• Increased depression
  • Suicidal thoughts
  • Irregular results
  • Varied results depending on duration of sleep

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The information on this website has not been evaluated by the Food & Drug Administration or any other medical body. We do not aim to diagnose, treat, cure or prevent any illness or disease. Information is shared for educational purposes only. You must consult your doctor before acting on any content on this website, especially if you are pregnant, nursing, taking medication, or have a medical condition.

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2 COMMENTS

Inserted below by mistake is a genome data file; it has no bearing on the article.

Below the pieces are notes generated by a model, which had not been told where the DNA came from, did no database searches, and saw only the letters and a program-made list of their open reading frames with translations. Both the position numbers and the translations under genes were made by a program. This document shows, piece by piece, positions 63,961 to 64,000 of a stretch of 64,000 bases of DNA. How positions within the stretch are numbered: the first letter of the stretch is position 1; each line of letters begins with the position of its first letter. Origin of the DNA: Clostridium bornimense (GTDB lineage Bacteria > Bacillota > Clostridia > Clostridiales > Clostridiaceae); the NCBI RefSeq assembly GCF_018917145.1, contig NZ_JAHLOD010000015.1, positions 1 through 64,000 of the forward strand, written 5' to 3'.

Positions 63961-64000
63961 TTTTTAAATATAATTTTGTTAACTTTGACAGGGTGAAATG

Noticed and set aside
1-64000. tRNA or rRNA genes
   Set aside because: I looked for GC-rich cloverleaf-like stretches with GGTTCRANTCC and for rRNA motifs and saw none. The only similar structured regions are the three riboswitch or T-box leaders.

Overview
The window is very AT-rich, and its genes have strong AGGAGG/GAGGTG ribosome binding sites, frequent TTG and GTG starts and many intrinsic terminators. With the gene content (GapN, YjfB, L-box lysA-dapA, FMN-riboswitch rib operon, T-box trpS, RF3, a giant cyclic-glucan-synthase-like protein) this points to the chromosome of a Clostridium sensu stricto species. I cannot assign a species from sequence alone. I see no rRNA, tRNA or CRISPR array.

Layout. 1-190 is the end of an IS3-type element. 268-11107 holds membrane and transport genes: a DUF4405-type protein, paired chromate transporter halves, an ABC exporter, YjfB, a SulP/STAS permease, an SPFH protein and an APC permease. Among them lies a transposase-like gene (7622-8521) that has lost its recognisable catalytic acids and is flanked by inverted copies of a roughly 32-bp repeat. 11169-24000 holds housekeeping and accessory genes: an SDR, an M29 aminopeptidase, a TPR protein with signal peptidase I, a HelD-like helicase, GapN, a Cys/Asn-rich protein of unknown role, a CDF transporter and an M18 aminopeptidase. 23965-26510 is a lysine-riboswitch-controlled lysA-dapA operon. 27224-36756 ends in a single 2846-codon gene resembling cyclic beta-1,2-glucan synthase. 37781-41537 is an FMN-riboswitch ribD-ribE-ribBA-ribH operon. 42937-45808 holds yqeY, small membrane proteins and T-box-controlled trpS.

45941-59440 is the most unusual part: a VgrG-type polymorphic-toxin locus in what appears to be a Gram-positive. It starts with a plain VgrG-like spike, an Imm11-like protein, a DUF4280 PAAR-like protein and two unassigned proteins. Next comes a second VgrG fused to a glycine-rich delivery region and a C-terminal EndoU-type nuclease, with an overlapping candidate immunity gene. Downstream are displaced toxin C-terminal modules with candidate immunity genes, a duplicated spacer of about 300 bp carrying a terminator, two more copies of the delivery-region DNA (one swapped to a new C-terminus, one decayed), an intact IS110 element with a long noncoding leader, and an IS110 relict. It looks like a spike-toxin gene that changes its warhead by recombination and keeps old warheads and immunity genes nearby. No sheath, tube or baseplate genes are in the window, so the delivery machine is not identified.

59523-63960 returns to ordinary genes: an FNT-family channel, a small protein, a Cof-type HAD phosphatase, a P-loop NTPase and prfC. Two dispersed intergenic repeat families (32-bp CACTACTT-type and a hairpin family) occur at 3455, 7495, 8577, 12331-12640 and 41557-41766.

• Bobbi Van Eman

    GOOD ARTICLE. BECAUSE OF MOLD & MOLD SPORE TOXICITY, I AM HAVING PROBLEMS WITH MY MEMORY. I WISH THERE HAD BEEN HUMAN STUDIES CONCERNING COLURACETAM. I WOULD TRY IT. THANK YOU FOR THE KNOWLEDGE. I LOVE YOUR WEBSITE !

  • Endre Kovacs

    It’s thought provoking in light of the previous drugs from this class like Piracetam (similar benefits write reported about that more then 20 years ago,), and then the relatively new anti seizure medication, Leviracetam, and the fact that no company / entity is pursuing this compound, if I understand correctly!!??